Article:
Category Archives: Interviews

Designer Interview: Davina Combe

Dedicated to designing beautiful and accessible contemporary jewellery, emerging London-based designer Davina Combe launched Davina Combe Jewellery in December 2011, and has since seen her designs celebrated in InStyle, Grazia, The Telegraph, and Stylist, among others. I recently snatched a few minutes of her time to delve into how she has approached the thorny world of design startups…

DESIGN

Hello! First of all – what is your design background and how did you go about setting up Davina Combe Jewellery? Do you have a Masters in jewellery making?

Not at all,  there are so many different routes people take.  I ran a jewellery business through school and university where I made and sold a range of designs to friends, family and boutiques. After University I did several short courses at Central St Martins College of Art, but I learnt the most doing work experience with jewellery designers themselves since this is where you see first hand how a business works day to day. The courses I studied were in designing and making, but at the end of the day you learn very quickly that it is the other aspects of the business that are also incredibly important. Yes – an appealing and well-crafted product is key, but the way you market it and sell it is also important. Design is almost the easy part – especially if you are passionate about it! Passion is key.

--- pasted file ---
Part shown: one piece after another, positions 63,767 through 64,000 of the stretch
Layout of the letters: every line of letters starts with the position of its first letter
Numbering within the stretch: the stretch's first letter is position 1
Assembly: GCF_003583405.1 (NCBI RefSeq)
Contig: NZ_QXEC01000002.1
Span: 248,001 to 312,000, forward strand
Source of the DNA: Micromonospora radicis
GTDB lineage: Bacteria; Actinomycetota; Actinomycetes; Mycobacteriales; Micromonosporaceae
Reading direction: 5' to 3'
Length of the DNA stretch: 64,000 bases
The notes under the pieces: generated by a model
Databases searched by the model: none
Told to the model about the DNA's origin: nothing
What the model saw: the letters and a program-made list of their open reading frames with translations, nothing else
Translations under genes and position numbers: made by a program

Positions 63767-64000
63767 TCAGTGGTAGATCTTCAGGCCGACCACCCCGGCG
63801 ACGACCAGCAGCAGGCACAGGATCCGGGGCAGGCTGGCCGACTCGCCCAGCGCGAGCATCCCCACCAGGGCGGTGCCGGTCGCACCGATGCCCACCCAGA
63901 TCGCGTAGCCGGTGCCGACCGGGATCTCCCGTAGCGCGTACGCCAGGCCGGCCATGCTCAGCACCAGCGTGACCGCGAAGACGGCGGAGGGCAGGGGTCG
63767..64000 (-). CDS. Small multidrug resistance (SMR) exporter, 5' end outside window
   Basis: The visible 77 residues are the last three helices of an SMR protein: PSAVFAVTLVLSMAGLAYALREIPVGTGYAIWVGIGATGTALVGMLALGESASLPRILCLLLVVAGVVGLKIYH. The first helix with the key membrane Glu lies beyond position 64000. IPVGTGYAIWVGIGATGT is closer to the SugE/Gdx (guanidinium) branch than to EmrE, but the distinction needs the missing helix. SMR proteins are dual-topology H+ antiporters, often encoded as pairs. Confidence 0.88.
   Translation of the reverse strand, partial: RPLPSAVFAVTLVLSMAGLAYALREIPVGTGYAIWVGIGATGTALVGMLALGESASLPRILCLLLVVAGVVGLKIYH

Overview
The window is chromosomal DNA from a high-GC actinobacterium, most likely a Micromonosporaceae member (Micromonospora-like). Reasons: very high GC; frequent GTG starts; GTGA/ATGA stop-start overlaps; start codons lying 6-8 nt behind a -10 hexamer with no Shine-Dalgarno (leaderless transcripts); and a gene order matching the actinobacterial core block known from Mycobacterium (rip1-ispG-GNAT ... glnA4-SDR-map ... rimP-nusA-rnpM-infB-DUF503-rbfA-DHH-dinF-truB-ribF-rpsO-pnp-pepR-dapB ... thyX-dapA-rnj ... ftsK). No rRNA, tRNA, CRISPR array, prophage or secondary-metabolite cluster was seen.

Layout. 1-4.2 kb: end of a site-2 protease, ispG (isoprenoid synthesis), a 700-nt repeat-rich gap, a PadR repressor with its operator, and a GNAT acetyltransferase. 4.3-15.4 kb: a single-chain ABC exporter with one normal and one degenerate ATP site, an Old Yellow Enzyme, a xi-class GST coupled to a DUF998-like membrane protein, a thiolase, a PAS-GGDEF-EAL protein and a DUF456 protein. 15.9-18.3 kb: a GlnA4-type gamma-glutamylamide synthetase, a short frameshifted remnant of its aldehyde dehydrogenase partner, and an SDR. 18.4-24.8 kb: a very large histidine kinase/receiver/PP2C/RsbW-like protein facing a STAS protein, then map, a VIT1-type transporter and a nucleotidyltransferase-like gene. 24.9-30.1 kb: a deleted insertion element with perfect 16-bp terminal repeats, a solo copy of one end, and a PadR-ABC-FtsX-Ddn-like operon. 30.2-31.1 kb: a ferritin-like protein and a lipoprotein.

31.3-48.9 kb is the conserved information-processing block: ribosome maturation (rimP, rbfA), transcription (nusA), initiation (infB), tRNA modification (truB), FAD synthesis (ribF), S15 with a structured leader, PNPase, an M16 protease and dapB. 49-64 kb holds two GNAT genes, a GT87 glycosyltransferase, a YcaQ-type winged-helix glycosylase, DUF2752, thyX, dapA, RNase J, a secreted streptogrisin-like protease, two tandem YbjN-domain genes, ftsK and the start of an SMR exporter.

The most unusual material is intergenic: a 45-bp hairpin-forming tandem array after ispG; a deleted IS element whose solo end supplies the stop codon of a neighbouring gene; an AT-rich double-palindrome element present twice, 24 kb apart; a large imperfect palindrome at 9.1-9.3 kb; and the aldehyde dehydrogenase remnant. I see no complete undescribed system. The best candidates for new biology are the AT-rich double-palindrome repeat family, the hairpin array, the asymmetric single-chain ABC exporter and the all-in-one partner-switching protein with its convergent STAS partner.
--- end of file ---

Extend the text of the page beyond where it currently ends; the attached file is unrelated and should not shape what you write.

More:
Great – that is hugely inspiring for me! What inspires your collections?

Colour and the stones are often my starting point, and then I focus on commerciality and wearability; making pieces that can be worn on a huge variety of occasions, or all the time.

Davina’s beautiful signature stacking rings.

How did you go about finding your niche in the market?

My designs are about elegance, good quality, and affordability, and I got to this understanding of where my product would sit via the following ways:

  • Looking at competitors – looking at who I wanted to be sold next to, what their highest, lowest and average price points were.
  • Focus groups – getting together with friends and getting feedback on my design ideas – how much would they pay for it? It is vital to get honest opinions from a variety of people.
  • Pinpointing my ideal customer – asking questions such as where do they shop? What do they do at the weekend? Have they got children? What income do I think they have? The more specific you are the easier the design process is as it provides a vital focus.

You might even end up having two categories of customers; I’ve worked out that mine range from 18 -25 yr olds that love shopping at Zara and Whistles to young professionals and mothers.

BUSINESS AND SALES

How has the reality of running your own business differed from the dream?

Well in the early stages it is definitely not as glamorous! Friends envy me for my freedom, but the reality is that it is not a 9 to 5 and really becomes your life!  You have to be the type of person who can stay motivated and focused.

How much time do you dedicate to creativity versus business?

I spend 20% of my time designing new collections and making new pieces. Day to day a lot of time is spent on fulfilling orders, marketing and communicating with stockists and suppliers.